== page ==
The old fire tower that was utilized by the Forest Service until 1968 was close to the actual highpoint. This is definitely a hike worth taking, especially when one realizes and ponders the fact that 400 million years of mountain erosion have reduced the Appalachian mountains from Himalayan sized proportions to an altitude that is very manageable in a couple of hours of hiking. Mother Nature is a truly tireless worker!

Mt Carleton

Author : Jimmy Emerson, DVM –

Highpointing PEI

Crazy as they are, as soon as they completed Mount Carleton, James and Len then decided to drive directly to PEI, and were able to highpoint this beautiful island the same day on May 14. This trip also included another lesson in how bad the placement of villages can be on Google Earth. Do not depend on Google Earth for locations of towns or villages as reference points; just use the imagery. High-pointing on PEI’s potato field (142 m, 466 feet) is one thing, driving over Confederation Bridge which spans 13 km of ocean to get to PEI is another! This internationally famous Canadian bridge really is amazing. Most of the curved bridge is 40 metres (131 ft) above water, and it contains a 60 m (197 ft) high navigation span to permit ship traffic.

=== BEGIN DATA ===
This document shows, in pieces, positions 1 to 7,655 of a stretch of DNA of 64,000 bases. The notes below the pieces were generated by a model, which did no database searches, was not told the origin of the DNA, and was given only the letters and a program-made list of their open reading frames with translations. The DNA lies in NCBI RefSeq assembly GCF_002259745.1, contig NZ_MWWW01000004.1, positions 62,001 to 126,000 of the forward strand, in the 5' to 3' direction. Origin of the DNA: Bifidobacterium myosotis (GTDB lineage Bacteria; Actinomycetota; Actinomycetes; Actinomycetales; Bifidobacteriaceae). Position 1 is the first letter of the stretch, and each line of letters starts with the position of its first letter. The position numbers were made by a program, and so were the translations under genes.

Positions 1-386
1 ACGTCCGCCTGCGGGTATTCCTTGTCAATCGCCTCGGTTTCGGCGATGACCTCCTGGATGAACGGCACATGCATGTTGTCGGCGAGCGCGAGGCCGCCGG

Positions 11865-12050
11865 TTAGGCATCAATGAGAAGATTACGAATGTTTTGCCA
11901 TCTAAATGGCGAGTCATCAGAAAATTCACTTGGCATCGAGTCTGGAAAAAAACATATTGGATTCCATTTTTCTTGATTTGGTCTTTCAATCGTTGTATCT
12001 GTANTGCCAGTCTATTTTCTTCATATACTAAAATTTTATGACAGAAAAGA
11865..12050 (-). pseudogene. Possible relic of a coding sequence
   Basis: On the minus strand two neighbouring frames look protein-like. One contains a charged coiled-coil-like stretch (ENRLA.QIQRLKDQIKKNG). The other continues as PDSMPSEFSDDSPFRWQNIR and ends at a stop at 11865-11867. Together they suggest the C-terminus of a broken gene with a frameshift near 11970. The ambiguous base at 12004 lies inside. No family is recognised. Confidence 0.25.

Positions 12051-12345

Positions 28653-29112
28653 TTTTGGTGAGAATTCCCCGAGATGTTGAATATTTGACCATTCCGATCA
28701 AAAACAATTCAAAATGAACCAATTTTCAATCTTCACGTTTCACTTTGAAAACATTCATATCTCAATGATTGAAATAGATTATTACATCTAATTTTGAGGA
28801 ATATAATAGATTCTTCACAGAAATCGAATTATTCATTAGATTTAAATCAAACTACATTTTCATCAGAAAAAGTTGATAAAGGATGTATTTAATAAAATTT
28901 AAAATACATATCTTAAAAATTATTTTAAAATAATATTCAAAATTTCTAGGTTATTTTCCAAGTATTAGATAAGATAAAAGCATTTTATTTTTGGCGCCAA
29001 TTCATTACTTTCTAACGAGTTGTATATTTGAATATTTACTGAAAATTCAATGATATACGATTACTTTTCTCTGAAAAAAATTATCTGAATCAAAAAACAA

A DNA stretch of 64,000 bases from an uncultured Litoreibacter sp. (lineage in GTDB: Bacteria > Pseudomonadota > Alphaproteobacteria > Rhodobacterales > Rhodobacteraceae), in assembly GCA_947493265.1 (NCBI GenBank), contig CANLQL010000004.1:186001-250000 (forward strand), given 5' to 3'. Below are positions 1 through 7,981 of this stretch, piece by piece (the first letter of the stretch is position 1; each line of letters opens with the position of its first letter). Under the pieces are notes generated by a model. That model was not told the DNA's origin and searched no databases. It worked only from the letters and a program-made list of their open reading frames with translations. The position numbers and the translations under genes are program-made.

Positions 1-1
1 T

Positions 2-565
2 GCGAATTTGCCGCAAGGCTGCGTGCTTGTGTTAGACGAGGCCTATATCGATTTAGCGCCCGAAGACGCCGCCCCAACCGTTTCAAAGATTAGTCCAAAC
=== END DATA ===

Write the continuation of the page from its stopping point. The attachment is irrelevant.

A resident potato farmer informed us that a number of islanders still take the ferry instead of the bridge. This can involve substantially more driving time to get to the ferry (plus time on the ferry) than simply driving over the Confederation Bridge. Why do they do this? He mentioned it’s because of their fear of heights. If you spent a lot of time residing on PEI, you could see that such a perspective is possible given the island’s low profile; regardless, the ferry crossing is also a must for either coming or going just for the added experience of the crossing.

After summiting two peaks in one day, the evening was spent sleeping on the dunes of the north beach of PEI and being entertained by spring peepers (frogs) … of which was definitely the highlight for James; he loved the playback feature on Len’s tape recorder so that it would be twice as deafening! But where were James’ earplugs for Len’s snoring when he needed them?